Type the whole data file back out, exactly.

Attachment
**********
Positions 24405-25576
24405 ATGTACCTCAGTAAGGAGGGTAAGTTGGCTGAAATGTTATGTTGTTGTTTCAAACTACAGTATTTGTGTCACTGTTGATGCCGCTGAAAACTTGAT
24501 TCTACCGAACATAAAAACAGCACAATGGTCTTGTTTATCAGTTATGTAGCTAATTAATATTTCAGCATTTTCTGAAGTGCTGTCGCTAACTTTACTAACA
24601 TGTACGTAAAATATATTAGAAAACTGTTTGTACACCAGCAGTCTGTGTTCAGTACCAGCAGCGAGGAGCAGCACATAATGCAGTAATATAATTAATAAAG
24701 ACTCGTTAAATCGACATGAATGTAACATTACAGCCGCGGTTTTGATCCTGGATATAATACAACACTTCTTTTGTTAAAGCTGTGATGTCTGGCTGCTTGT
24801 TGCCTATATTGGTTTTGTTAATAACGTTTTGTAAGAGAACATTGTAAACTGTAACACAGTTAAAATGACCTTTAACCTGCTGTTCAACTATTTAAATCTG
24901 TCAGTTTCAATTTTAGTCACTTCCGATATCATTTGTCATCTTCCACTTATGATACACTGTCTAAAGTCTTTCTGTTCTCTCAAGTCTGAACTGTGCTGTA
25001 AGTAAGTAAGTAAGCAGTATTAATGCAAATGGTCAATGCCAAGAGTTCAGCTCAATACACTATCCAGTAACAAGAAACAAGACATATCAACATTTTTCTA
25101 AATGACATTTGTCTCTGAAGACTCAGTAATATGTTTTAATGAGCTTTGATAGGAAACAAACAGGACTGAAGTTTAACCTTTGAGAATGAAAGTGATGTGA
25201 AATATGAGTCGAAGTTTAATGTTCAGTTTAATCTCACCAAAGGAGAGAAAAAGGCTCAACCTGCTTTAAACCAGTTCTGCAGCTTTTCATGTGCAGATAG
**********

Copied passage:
Positions 24405-25576
24405 ATGTACCTCAGTAAGGAGGGTAAGTTGGCTGAAATGTTATGTTGTTGTTTCAAACTACAGTATTTGTGTCACTGTTGATGCCGCTGAAAACTTGAT
24501 TCTACCGAACATAAAAACAGCACAATGGTCTTGTTTATCAGTTATGTAGCTAATTAATATTTCAGCATTTTCTGAAGTGCTGTCGCTAACTTTACTAACA
24601 TGTACGTAAAATATATTAGAAAACTGTTTGTACACCAGCAGTCTGTGTTCAGTACCAGCAGCGAGGAGCAGCACATAATGCAGTAATATAATTAATAAAG
24701 ACTCGTTAAATCGACATGAATGTAACATTACAGCCGCGGTTTTGATCCTGGATATAATACAACACTTCTTTTGTTAAAGCTGTGATGTCTGGCTGCTTGT
24801 TGCCTATATTGGTTTTGTTAATAACGTTTTGTAAGAGAACATTGTAAACTGTAACACAGTTAAAATGACCTTTAACCTGCTGTTCAACTATTTAAATCTG
24901 TCAGTTTCAATTTTAGTCACTTCCGATATCATTTGTCATCTTCCACTTATGATACACTGTCTAAAGTCTTTCTGTTCTCTCAAGTCTGAACTGTGCTGTA
25001 AGTAAGTAAGTAAGCAGTATTAATGCAAATGGTCAATGCCAAGAGTTCAGCTCAATACACTATCCAGTAACAAGAAACAAGACATATCAACATTTTTCTA
25101 AATGACATTTGTCTCTGAAGACTCAGTAATATGTTTTAATGAGCTTTGATAGGAAACAAACAGGACTGAAGTTTAACCTTTGAGAATGAAAGTGATGTGA
25201 AATATGAGTCGAAGTTTAATGTTCAGTTTAATCTCACCAAAGGAGAGAAAAAGGCTCAACCTGCTTTAAACCAGTTCTGCAGCTTTTCATGTGCAGATAG